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BJOG. 2008 Apr;115(5):554-9. doi: 10.1111/j.1471-0528.2008.01669.x.

An estimation of intrapartum-related perinatal mortality rates for booked home births in England and Wales between 1994 and 2003.

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1
National Collaborating Centre for Women's and Children's Health, London, UK. rintaromori@gmail.com

Erratum in

  • BJOG. 2008 Nov;115(12):1590.

Abstract

OBJECTIVE:

The objective of this study was to obtain the best estimate of intrapartum-related perinatal mortality (IPPM) rates for booked home births.

DESIGN:

A population-based cross-sectional study.

SETTING:

England and Wales.

SUBJECTS:

All births in England and Wales, including home births (intended or unintended) occurring between 1994 and 2003.

METHODS:

All IPPM data were derived from the Confidential Enquiry into Maternal and Child Health. Denominators were derived by using unintended home births and transfer rates from home to hospital, from previous studies, with sensitivity analyses. IPPM rates were calculated for the three following subgroups: (a) the completed home birth group, (b) the transferred group and (c) the unintended home birth group.

OUTCOME:

IPPM rate.

RESULTS:

The overall IPPM rate for England and Wales improved between 1994 and 2003. However, data to obtain a precise estimate of IPPM rate for booked home birth were not available. The average IPPM rate for all births in the study period was 0.79 per 1000 births (95% CI 0.77-0.81), and the estimated IPPM rate for booked home births was 1.28 or 0.74 per 1000 births, depending on the method of calculation (range 0.49-1.47). The IPPM rates for the completed home birth group appeared to be lower throughout the study period compared with the unintended home birth groups. Those women who had booked for a home birth, but later needed to transfer their care for a hospital birth, appeared to have the highest risk of IPPM in the study period.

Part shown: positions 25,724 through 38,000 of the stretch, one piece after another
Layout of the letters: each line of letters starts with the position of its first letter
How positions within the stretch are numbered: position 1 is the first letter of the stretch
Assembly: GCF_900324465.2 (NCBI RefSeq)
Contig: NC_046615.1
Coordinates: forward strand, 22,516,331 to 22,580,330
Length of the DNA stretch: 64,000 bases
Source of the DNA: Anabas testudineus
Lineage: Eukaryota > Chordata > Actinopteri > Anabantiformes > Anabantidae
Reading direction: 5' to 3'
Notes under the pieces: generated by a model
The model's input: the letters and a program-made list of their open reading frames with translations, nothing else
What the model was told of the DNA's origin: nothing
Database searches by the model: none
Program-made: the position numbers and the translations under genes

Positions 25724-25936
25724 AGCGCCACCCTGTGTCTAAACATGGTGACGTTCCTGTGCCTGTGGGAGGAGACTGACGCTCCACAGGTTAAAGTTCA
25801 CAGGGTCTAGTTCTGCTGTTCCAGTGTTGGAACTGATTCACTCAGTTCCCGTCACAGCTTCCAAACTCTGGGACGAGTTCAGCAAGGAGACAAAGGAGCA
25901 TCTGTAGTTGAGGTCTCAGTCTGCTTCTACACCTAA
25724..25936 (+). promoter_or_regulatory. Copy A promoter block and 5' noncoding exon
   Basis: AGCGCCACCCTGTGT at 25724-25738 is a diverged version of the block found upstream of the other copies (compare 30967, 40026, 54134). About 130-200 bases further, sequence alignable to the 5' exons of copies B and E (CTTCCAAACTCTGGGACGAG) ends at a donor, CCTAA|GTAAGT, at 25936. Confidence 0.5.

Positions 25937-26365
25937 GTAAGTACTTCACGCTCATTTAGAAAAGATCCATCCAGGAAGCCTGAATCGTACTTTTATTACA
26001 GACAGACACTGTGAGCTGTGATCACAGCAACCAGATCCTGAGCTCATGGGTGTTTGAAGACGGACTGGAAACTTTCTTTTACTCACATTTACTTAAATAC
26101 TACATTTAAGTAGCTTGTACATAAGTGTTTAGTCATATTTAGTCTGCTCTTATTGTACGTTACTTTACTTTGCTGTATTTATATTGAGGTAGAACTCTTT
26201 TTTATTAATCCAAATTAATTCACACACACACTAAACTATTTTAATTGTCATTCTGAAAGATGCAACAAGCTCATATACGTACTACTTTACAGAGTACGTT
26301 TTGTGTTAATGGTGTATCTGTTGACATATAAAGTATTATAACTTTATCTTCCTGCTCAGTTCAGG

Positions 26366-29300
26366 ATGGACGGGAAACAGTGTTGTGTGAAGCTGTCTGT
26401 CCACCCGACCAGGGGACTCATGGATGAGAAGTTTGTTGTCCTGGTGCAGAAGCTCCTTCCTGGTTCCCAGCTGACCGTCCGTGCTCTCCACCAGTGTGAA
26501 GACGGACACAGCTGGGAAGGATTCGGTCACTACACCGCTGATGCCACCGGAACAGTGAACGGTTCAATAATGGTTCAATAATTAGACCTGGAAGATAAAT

CONCLUSIONS:

The results of this study need to be interpreted with caution due to inconsistencies occurring in the recorded data. However, the data do highlight two important features. First, they suggest that IPPM rates for home births do not appear to have improved over the study period examined, even though rates did so overall. Second, although the women who booked for home births and had their babies at home seemed to have a generally low IPPM rate, those who required their care to be transferred to hospital did not. Women who book for home births should be offered comprehensive evidence-based information about the potential benefits, risks and uncertainties associated with their choice of birthplace by the healthcare professional responsible for supporting their decision. It is of considerable concern that the data recorded nationally in England and Wales do not provide accurate information about when and why a transfer from home to hospital booking occurs and about their outcomes.

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